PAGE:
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September 1925


Author Affiliations

Instructor and Chief of Clinic, Cornell University Medical College and Clinic; Adjunct Dermatologist, Mount Sinai Hospital NEW YORK

From the Department of Dermatology and Syphilology of the Cornell University Medical College and Clinic, Mount Sinai and Beth Israel Hospitals.

Arch Derm Syphilol. 1925;12(3):360-373. doi:10.1001/archderm.1925.02370090037006

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Although the literature is filled with numerous reports on the various observed forms in which psoriasis manifests itself, a repeated and careful perusal of the recorded cases has failed to bring to light anything similar to the one here reported, and I am therefore convinced that it is a hitherto undescribed form of the disease; namely, an atypical case of chronic psoriasis associated with tumor-like growths.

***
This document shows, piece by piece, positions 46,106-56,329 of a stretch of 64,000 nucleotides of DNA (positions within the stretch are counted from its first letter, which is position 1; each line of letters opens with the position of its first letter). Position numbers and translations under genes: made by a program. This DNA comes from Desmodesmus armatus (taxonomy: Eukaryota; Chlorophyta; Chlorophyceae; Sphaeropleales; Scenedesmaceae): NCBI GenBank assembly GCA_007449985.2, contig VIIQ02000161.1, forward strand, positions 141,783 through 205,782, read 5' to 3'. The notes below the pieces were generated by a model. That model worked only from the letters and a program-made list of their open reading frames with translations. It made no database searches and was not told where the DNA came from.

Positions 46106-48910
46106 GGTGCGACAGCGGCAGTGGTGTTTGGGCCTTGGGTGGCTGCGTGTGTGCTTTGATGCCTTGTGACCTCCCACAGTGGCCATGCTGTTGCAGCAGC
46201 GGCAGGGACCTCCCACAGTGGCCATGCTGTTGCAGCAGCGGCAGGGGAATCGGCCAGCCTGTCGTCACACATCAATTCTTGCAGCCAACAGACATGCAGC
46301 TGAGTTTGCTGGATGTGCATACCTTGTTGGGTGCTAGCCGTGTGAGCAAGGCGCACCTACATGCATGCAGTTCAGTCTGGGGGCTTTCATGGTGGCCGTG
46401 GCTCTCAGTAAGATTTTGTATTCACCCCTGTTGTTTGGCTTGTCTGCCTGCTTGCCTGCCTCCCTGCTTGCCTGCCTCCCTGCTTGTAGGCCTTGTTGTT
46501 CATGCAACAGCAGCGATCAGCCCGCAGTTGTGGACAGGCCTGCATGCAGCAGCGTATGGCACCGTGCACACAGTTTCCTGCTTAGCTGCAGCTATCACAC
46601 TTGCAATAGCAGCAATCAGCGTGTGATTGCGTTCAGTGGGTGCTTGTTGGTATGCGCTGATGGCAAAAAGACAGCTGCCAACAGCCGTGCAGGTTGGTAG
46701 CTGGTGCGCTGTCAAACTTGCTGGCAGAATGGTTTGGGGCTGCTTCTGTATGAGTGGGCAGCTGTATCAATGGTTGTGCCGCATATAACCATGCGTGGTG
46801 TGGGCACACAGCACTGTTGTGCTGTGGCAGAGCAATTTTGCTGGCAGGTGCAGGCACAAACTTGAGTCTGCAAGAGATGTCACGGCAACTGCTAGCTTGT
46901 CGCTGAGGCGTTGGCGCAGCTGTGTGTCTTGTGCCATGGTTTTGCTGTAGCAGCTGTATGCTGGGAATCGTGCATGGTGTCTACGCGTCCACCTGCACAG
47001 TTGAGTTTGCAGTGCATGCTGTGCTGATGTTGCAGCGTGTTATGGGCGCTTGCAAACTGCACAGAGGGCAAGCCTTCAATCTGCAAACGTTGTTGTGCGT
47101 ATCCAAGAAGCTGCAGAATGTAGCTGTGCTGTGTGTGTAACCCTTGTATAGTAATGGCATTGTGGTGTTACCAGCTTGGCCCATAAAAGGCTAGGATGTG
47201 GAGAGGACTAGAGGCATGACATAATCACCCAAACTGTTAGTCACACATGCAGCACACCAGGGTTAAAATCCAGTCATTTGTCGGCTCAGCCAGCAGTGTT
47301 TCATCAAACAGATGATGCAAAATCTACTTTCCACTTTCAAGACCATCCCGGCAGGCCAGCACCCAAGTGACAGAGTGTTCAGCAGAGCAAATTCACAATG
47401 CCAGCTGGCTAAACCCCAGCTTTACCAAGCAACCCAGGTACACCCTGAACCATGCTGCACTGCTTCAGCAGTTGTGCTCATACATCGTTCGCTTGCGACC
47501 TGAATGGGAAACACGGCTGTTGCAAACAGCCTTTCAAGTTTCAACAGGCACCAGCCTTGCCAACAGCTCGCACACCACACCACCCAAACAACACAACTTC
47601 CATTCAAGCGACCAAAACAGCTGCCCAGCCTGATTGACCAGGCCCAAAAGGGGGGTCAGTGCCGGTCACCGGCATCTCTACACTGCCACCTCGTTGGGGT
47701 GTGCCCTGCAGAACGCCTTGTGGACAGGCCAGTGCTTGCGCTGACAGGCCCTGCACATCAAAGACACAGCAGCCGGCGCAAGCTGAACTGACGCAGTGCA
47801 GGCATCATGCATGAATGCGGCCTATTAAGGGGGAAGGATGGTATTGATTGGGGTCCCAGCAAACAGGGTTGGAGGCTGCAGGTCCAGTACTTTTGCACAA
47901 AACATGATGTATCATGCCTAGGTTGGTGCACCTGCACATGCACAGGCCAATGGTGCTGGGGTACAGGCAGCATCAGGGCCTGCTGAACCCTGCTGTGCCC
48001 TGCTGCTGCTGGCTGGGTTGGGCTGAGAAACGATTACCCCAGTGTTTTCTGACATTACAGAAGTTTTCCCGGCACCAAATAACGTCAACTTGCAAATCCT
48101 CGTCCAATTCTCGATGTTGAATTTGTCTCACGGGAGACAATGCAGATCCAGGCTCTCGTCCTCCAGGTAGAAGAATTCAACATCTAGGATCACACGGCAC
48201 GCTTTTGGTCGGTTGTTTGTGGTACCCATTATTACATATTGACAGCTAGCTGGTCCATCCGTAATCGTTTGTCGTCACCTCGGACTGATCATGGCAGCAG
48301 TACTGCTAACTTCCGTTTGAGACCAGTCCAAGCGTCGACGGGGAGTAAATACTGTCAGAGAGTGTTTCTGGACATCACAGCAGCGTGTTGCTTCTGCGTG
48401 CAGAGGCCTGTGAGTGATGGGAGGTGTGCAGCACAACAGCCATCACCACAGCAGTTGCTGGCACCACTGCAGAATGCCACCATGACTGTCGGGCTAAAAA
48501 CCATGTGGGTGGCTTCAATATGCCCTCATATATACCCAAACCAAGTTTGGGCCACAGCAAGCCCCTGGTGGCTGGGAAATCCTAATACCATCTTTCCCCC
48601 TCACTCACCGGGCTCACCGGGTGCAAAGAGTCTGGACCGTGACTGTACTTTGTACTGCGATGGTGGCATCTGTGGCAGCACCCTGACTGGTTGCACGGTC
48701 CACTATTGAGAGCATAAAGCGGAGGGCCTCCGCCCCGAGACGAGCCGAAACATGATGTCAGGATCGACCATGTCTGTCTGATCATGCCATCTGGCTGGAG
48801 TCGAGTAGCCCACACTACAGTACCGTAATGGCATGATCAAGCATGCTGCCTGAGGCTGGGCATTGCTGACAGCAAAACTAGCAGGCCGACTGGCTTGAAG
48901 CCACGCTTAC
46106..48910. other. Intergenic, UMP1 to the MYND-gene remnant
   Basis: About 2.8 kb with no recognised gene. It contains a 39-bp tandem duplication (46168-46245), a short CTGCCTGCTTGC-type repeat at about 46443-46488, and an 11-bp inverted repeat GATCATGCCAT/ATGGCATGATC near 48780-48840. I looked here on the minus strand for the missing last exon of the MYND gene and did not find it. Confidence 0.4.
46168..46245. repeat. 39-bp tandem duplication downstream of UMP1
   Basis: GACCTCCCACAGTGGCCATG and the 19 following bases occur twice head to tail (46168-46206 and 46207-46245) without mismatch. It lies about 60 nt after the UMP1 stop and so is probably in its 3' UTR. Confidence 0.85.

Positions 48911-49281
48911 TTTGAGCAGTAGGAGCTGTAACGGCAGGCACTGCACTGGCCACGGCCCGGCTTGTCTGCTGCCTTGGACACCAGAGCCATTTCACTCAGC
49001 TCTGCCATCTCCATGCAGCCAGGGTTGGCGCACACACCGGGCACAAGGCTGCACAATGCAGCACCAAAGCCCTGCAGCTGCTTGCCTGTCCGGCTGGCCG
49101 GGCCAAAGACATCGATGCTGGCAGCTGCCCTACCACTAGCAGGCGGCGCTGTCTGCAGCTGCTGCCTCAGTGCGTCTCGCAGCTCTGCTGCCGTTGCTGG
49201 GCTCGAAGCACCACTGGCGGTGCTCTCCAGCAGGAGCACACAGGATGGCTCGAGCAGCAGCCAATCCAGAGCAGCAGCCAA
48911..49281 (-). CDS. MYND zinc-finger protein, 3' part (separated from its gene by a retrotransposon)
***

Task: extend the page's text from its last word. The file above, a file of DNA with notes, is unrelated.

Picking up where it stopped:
This type of psoriasis presents a remarkable resemblance in clinical appearance to other dermatoses as well as other forms of psoriasis. For example, it simulates in appearance a case of parakeratosis ostracea (scutularis) described by Unna in 1890 in the International Atlas; and, another by Ludwig Weiss in 1912 in The Journal of the American Medical Association. It also bears a strong resemblance to mycosis fungoides, psoriasis rupioides, psoriasis verrucosa, dermatitis caused by arsenic, and in many ways suggests sarcoma, especially Kaposi's sarcoma. However,

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